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A. No, no! We only thought he was.
Q. Oh, I see! He came to life again?
A. I bet he didn't .

Q. Well, I never heard any thing like this. Sometxxt$ was dead. Somebody was buried. Now, where was tht mystery?

A. Ah, that's just it! That's it exactly! You see we were twins,—defunct and I; and we got mixed in the bathtub when we were only two weeks old, and one of us was drowned. But we didn't know which. Some think it was Bill; some think it was me.

Q. Well, that is remarkable. What do you think? A. Goodness knows I I would give whole worlds to know. This solemn, this awful mystery has cast a gloom over my whole life. But I will tell you a secret now, which I never have revealed to any creature before. One of us had a peculiar mark, a large mole on the back of his left hand; that was me. That child was the one that was drowned.

Q. Very well, then, I don't see that there is any mystery about it, after all.

A. You don't; Well, J do. Anyway, I don't see how they could ever have been such a blundering lot as to go and bury the wrong child. But, 'sh! don't mention it where the family can hear of it. Heaven knows they have heartbreaking troubles enough without adding this.

Q. Well, I believe I have got material enough for the present; and I am very much obliged to you for the pains you have taken. But I was a good deal interested in that account of Aaron Burr's funeral. Would you mind telling me what particular circumstance it was that made you think Burr was such a remarkable man?

A. Oh, it was a mere trifle! Xot one man in fifty would have noticed it at all. When the sermon was over, and the procession all ready to start for the cemetery, and the body ail arranged nice in the hearse, he said he wanted to take a last look at the scenery; and so he got up, and rode with the drieer.


Then the young man reverently withdrew. He was very pleasant company; and I was sorry to see him go.


Kind o' chirk—it's been a fortnit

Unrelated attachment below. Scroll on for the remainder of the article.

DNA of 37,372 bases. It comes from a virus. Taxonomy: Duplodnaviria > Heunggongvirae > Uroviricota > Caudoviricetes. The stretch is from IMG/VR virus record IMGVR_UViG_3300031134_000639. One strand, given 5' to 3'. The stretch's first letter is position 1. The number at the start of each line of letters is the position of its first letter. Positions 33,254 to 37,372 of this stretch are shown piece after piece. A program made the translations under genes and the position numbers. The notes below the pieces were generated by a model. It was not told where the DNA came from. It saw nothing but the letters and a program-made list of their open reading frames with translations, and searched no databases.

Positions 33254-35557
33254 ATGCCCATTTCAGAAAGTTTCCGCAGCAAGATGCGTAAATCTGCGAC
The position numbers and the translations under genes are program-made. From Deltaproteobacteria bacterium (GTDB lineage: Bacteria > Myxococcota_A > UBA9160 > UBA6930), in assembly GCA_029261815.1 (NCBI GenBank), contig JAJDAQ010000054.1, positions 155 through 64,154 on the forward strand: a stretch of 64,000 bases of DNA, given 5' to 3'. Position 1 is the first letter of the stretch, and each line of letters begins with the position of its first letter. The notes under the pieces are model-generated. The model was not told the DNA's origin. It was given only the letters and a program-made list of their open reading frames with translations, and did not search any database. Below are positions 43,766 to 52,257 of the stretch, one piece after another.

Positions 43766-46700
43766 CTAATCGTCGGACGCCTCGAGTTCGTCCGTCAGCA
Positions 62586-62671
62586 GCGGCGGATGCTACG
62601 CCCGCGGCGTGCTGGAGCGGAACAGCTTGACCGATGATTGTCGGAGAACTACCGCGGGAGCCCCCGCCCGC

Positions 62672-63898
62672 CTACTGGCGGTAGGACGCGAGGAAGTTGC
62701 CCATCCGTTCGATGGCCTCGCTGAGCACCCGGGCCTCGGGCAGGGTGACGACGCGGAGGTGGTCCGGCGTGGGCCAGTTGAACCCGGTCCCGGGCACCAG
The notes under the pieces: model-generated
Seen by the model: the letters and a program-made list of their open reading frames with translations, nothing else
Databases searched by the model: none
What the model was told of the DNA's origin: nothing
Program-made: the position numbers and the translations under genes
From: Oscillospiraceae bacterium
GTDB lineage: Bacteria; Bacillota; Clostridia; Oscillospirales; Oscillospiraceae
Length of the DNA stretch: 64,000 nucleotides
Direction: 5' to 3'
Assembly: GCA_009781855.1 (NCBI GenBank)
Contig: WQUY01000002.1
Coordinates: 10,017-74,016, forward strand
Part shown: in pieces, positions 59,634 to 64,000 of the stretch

Sence yer eyes has been so bright.

Better t Well, I'm glad to hear it!
Yes, they're mighty pretty, Joe.

Smellin' of em's made you happy t

Well, I thought it would, you know!

Never see the country, did you?

Flowers growin' everywhere!
Some time when you're better, Joey,

Mebbe I kin take you there.
Flowers in heaven t M—I s'pose so;

Dunno much about it, though;
Ain't as fly as wot I might be

Ou them topics, little Joe.

But I've heard it hinted somewherea

That in heaven's golden gates
Things is everlastin cheerful—

B'lieve that's wot the Bible states.
Likewise, there folks don't git hungry;

So good people, when they dies,
Finds themselves well fixed forever—

Joe, my boy, wot ails yer eyes?

Thought they looked a little sing'ler.

Oh, no! Don't you have no fear;
Heaven was made fur such as you is—

Joe, wot makes you look so queer?
Here—wake up! Oh, don't look that way I

Joe! My boy! Hold up yer head!
Here's yer flowers—you dropped 'em Joey!

Oh, my God, can Joe be dead t


She once was a lady of honor and wealth,
Bright glowed on her features the roses of health;
Her vesture was blended of silk and of gold,
And her motion shook perfume from every fold:
Joy reveled around her—love shone at her side,
And gay was her smile as the glance of a bride;
And light was her step in the mirth-sounding hall,
When she heard of the daughters of Vincent de Paul.
She felt in her spirit the summons of grace,
That called her to live for the suffering race;
And heedless of pleasure, of comfort, of home,
Rose quickly like Mary, and answered, "I come."


And passed from her home, with the joy of a bride,
Nor wept at the threshold, as onward she moved,—
For her heart was on tire in the cause it approved.

Lost ever to fashion—to vanity lost,
That beauty that once was the song and the toast—
No more in the ball-room that figure we meet,
But gliding at dusk to the wretch's retreat.
Forgot in the halls is that high-sounding name,
For the Sister of Charity blushes at fame;
Forgot are the claims of her riches and birth,
For she barters for heaven the glory of earth.

Those feet that to music could gracefully move,

Now bear her alone on the mission of love;

Those hands that once dangled the perfume and gem

Are tending the helpless, or lifted for them;

That voice that once echoed the song of the vain,

Now whispers relief to the bosom of pain;

And the hair that was shining with diamond and pea*\,

Is wet with the tears of the penitent girl.

Her down-bed—a pallet; her trinkets—a bead;
Her luster—one taper that serves her to read;
Her sculpture—the crucifix nailed by her bed;
Her paintings—one print of the thorn-crowned head;
Her cushion—the pavement, that wearies her knees;
Her music—the psalm, or the sigh of disease;
The delicate lady lives mortified there,
And the feast is forsaken for fasting and prayer.

Yet not to the service of heart and of mind,

Are the cares of that heaven-minded virgm confined,

Like him whom she loves, to the mansions of grief

She hastes with the tidings of joy and relief.

She strengthens the weary—she comforts the weak,

And soft is her voice in tec s:,r of Cue sick;

Where want and affliction on mortals attend,

The Sister of Charity there is a IrienA

Unshrinking where pestilence scatters his breath,
Like an angel she moves, 'mid the vaIx>r of death;
Where rings the loud mueiicL. ami fi.iivca the sword,
Unfearing she walks, for she follows the Lord.
How sweetly she bends o'er each plague-tainted face
With looks that are lighted with holL-st grace;

She put from her


the trappings of pride,

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